A man was handcuffed and tied up in the back of a police car by police officers in Soho after the night turned into chaos when revelers were asked to go home
Scientists say up to a million Brits a day could be tested before Christmas
The UK could have a million coronavirus tests a day by Christmas with results in just 15 minutes, said a scientist working on the testing scheme.
The unnamed source announced that the government is buying new machines that can process 150,000 tests per day, tripling its current capacity of 300,000.
Regardless, pregnancy test trials that could produce results in just 15 minutes will begin at northern hotspots starting next week.
"It's going pretty well," the scientist told the Times. & # 39; They have really expanded their skills. By Christmas we'll have a million a day I think. That seems quite possible. & # 39;
Mr Johnson said at a # 10 press conference Friday that the new tests were "faster, easier and cheaper" and that work was being done to ensure they could be manufactured and sold in the UK.
Lancashire also joined Liverpool on the hardest level 3 where all pubs must close unless they can serve food.
The Labor Council presidents in Lancashire said they were forced to accept the measures. South Ribble's Paul Foster said they were "blackmailed" and Blackpool's Lynn Williams added they had "no option" to reach an agreement as they had received an additional £ 30 million in funding.
Under Tier 3 rules, pubs will be closed unless they serve food and alcohol as part of a sitting meal, and stricter socialization restrictions will also come into effect.
Indoors or in private gardens, as well as in most outdoor dining establishments, people cannot mix with others.
Casinos, bingo halls, bookmakers, betting shops, soft play areas and adult gaming centers will have to close, while the sale of car boots will also be banned.
Greater Manchester Mayor Andy Burnham continues to oppose government measures to raise his area to very high alarm levels and also advocates a breaker.
The PM yesterday warned Mr Burnham that he would unilaterally impose tier 3 restrictions on the Manchester area, with sources pointing out as early as Monday.
In response, Mr Burnham and the Greater Manchester Council Chairs "did everything in our power to protect the health of our residents," saying that people and businesses need greater financial support before accepting the lockdown.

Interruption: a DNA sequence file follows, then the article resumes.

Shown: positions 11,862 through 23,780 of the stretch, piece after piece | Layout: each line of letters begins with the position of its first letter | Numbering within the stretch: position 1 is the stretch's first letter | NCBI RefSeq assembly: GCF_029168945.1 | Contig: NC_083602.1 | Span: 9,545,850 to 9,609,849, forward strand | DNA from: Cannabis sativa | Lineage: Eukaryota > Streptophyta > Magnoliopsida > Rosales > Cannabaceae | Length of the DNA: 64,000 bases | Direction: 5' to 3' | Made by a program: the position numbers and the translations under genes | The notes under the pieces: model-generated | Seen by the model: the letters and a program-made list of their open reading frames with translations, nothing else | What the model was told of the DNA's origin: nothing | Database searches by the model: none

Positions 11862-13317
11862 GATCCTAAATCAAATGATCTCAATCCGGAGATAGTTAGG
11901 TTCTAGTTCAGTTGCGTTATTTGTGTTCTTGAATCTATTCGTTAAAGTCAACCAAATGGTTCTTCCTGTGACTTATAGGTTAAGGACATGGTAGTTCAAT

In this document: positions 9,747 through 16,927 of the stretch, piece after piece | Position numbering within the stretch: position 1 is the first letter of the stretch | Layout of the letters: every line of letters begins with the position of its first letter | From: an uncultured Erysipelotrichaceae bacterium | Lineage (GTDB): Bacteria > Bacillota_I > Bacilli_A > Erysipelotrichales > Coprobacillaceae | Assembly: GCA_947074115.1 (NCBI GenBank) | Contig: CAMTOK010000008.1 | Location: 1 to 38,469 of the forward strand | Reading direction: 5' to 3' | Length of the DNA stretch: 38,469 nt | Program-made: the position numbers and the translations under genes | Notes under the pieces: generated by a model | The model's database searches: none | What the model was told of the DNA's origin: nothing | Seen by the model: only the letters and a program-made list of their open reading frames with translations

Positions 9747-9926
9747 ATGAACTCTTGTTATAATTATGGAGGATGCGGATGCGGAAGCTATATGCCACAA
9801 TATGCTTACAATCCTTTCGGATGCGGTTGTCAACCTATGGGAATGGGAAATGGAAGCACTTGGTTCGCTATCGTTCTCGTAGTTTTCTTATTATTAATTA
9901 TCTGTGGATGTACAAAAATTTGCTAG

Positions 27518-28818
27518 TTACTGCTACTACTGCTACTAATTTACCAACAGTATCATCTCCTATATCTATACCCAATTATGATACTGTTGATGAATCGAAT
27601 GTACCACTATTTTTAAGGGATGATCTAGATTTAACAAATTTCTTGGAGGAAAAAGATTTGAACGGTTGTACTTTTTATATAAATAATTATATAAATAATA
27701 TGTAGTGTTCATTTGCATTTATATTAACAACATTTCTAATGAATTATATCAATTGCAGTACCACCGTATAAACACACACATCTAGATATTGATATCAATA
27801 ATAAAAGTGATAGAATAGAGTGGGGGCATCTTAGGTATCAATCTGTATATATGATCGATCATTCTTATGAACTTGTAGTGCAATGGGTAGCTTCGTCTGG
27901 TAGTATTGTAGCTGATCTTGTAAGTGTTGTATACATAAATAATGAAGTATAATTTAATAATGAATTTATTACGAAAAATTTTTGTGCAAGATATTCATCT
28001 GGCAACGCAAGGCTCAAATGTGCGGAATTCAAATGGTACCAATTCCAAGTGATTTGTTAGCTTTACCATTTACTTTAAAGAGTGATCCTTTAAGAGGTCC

In a joint statement, they also suggested that Downing Street had delayed discussions, adding, "We can assure the Prime Minister that we are ready to meet at any time to find a way forward."
Mr Hunt this morning called on both sides to end the public war of words and come to a private agreement.
He told BBC Radio 4, “I think right now it's more important to end this public war of words between local and national leaders because in a pandemic, the most important thing is a consistent message because that's what you really have to do. very important public health messages about social distancing.
Mr Burnham said there had been no meetings since Thursday morning and it was unclear whether talks with No. 10 would resume over the weekend.
"We can assure the Prime Minister that we are ready to meet at any time to find a way forward," Burnham and council presidents across the region said in a statement.
Shadow Education Secretary Kate Green called for an end to the "blame game" and a resumption of discussions in order to provide the region with an adequate package of support.
The Labor MP for Stretford and Urmston told BBC Radio 4's Today program: “The government did not offer that. There hasn't even been any discussion between the government and the Greater Manchester leaders in the past 24 hours.
"We need to have our local leaders at the table with the prime minister or his representatives to negotiate a deal today."
Downing Street said a discussion had been arranged for Sunday morning after a message was left on Mr Burnham on Saturday, but the mayor's warehouse flatly denied that a call had been planned.